The amazing thing about the Seattle Opera Association's TOMMY is that it has everything a modern rock opera should have, and more, but it left me feeling blank. It's a gassy production with flawless technical effects, very professional performers and a good rock group (Cannon Ball). But somewhere in all the clever effects, the people were diminished into satirical little clowns, cavorting their way through an absurd scenario.
Okay. That may have been what Director Richard Pearlman wanted. But the comparison is inevitable between that cold spectacular and our homegrown TOMMY. Mike Kane and his troupe of "amateurs" gave us the loving portrayal of a hurt human being who finds a special kind of enlightenment and sadly discovers that he can't give it to everyone. The Seattle Opera Association, in cooperation with Seattle Repertory Theatre and KOL Radio (the biggies in Seattle entertainment) sell us a slick bunch of professional talents in a flashy show.
The direction was a cross between Laugh In and Hair. The old Moore Theatre exploded again with extra-decibal music, strobe lights, glitter, brilliant choreography, outrageous costumes, quick pacing and some nudity. (Does sex sell operas? You bet it does.)
Oddly, one of the most humanly appealing parts of the show were the overwhelming multi-media effects. That means, kids, that the light show was groovy.
Nudest and grooviest of all is Tommy, played by Steve Curry, in a Wes Jordan hairdo. Tommy is first a plastic doll, then a mummified object being kicked around by the baddies and, finally, emerges into an ecstatic hip guru. Having Tommy swathed from head to toe in bandages was a clever way of demonstrating his isolation, but I missed seeing the person acting! Curry's voice has a slightly grating lovable quality, he dances well and his naked body has a vulnerable, lovable quality— but where is the charisma that was supposed to attract multitudes of followers?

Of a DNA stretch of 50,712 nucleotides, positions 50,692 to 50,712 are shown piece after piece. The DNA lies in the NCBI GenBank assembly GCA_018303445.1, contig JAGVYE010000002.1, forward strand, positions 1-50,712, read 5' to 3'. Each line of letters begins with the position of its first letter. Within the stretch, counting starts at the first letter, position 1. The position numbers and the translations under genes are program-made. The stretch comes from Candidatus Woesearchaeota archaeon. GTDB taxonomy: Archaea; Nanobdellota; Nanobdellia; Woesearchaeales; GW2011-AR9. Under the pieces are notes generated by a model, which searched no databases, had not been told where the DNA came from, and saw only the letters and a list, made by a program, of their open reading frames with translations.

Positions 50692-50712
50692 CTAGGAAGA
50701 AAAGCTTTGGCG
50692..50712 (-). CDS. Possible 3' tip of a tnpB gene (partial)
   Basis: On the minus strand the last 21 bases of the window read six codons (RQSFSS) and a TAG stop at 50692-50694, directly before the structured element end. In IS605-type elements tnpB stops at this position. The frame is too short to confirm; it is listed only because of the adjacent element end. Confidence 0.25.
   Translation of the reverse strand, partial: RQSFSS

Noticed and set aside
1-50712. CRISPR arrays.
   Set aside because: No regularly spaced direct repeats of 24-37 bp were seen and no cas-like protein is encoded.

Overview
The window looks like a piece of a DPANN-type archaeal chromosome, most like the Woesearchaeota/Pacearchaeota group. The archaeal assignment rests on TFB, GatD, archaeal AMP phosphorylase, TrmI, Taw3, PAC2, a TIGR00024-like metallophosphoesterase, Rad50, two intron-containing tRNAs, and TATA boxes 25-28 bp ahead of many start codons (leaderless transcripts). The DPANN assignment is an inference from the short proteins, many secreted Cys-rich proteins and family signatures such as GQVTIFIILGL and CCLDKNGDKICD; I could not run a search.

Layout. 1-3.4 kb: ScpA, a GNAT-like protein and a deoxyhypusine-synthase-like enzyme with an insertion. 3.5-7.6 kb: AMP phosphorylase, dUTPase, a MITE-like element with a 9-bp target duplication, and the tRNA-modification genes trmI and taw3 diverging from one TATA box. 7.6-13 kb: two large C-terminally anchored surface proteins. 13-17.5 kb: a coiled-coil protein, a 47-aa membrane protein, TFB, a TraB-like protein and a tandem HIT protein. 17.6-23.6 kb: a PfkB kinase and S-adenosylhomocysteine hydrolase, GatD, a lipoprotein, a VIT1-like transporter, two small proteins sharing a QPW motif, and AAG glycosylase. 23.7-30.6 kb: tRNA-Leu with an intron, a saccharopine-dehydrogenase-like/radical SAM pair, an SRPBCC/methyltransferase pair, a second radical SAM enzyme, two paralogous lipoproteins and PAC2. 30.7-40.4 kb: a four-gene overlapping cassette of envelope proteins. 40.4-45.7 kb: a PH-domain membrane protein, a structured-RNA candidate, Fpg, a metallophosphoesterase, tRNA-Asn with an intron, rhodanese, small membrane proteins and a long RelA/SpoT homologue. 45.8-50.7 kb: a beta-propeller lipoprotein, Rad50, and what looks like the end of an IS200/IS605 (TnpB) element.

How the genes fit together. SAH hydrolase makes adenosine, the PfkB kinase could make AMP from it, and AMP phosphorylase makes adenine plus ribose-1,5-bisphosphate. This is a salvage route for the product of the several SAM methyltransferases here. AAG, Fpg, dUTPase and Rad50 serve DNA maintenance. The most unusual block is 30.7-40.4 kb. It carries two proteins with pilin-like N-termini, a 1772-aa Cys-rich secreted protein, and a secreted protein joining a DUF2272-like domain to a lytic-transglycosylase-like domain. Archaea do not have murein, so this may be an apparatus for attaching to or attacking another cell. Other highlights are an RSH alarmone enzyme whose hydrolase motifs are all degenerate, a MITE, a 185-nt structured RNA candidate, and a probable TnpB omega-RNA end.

Better is Bette Midler as Mrs Walker (Tommy's mother)—The Acid Queen. Mrs. Walker is a promiscuous, stupid bitch and the Acid Queen is her vulgar extension. I felt no sympathy for either of the characters, but a lot for Miss Midler. It's a tough job to make yourself so ugly, and she has a great Janis-Joplin-y voice.
Two people stood out among the caricatures with simple humanity. Patrick Culliton, as Captain Walker has a warm voice that anyone could love. In this version, for some reason, Captain Walker does not return home to find his wife with a lover; he is killed in the war, presumably and spends the show observing from above. His fine voice carries a great deal of the plot.
Dierdre Carlson, "A Girl", who befriends Tommy when his followers have deserted him, is simply lovely in dance, person and song. The rest of the cast is uniformly talented, hard-working and as warm as dry ice. They are doing their job with professional passion, but no compassion.
It is a production worth seeing because of the high quality of the technical staff and the performers. It IS innovative for Seattle and for an opera company. But go to be impressed and entertained, not to re-capture the "see me, feel me, touch me" warmth we found at our Tommy.